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Barriers to LawTech adoption:
Uncertainty in the market

 
 
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Jeremy Coleman (Head of Innovation and Legal Technology) and Pat Cullen (Legal Technology Programme Manager) from Norton Rose Fulbright, on whether uncertainty in the legal market is hurting LawTech startups, the challenge of meeting firms’ high standards and the rewarding relationship of working with startups at an early stage.

Is uncertainty in the market creating barriers hindering the adoption of technology in the legal industry, including LawTech?

[Jeremy Coleman] I think there is pressure on organisations to consolidate their vendors. There are real impacts, both in terms of cost and time, to managing a large stable of vendors.

General uncertainty because of COVID and the world moving at an incredibly quick pace has generated some reluctance to engage with startups because firms have confidence with the big players, the household names in the market. The track record gives them confidence.

What are the other barriers currently impeding LawTech startups?

[JC] For any large organisation it is difficult to take a new technology from a pilot to enterprise-wide use. This can be further complicated when the technology provider is a startup. Scaling the use of tech within a large organisation requires a significant investment of time, resource, communication and a commitment to proper change management. Startups will often not have the resources to support an enterprise roll-out, because that requires continual training and support; we are paying for both of the “S” in SaaS.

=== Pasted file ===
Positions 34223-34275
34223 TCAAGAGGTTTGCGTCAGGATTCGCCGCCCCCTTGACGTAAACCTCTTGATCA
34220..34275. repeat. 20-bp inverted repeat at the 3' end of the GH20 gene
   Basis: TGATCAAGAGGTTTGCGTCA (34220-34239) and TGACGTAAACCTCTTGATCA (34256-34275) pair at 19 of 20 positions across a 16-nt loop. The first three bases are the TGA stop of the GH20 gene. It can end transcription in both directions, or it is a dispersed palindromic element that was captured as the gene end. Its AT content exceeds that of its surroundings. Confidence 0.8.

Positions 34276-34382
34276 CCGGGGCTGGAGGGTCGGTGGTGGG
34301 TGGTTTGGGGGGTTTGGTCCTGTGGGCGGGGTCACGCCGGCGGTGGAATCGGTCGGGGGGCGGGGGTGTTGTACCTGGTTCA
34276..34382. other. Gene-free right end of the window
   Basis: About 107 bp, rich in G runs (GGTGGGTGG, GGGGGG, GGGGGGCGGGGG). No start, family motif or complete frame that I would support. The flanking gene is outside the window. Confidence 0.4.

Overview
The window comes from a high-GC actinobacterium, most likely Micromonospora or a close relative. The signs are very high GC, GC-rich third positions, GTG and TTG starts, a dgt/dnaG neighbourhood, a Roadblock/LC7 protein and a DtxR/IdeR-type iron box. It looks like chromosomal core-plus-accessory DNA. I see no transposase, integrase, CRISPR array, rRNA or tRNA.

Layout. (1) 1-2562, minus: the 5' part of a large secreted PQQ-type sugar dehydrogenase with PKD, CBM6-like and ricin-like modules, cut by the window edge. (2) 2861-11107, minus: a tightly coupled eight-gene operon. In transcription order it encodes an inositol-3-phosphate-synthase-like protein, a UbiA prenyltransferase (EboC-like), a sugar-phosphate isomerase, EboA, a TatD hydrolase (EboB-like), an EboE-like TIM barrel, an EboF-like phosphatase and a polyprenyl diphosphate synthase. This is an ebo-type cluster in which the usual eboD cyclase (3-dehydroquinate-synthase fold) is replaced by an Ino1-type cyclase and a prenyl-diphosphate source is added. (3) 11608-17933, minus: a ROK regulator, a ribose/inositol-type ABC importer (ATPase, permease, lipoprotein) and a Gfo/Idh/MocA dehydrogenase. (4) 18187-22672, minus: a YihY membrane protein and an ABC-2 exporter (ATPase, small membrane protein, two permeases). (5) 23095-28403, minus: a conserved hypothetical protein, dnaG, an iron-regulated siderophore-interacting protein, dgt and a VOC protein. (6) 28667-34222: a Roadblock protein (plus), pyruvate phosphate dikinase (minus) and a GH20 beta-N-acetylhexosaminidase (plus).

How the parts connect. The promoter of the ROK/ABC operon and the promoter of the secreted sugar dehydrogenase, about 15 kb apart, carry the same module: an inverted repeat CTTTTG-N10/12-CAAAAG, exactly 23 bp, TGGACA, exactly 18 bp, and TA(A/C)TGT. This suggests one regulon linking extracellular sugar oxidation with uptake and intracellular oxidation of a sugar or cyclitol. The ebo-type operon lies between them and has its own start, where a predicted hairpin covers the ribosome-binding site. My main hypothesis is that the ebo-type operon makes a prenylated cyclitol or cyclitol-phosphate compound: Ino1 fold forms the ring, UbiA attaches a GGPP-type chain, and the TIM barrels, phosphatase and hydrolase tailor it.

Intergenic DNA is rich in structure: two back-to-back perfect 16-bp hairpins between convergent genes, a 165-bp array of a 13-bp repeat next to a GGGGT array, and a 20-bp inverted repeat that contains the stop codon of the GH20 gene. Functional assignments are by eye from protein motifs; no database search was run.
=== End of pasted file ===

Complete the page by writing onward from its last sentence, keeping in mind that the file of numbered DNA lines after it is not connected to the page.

Another barrier that we keep seeing LawTech startups fall at is appreciating just how high law firm information security standards are and the extent of information required to satisfy our internal infosec teams. We need to understand where data is being stored and how it flows between systems, every detail, mapped out, every third-party component and module included. It is not fair, but startups will need to stand up to the same scrutiny as larger vendors.

The next hurdle is the contract. A three-page terms and conditions is cause for concern and will just not cut it. We appreciate that is costly and time-intensive to get a proper contract in place as it is to obtain security certifications, but this is what is required to deal with a large law firm, who are themselves a custodian of client data.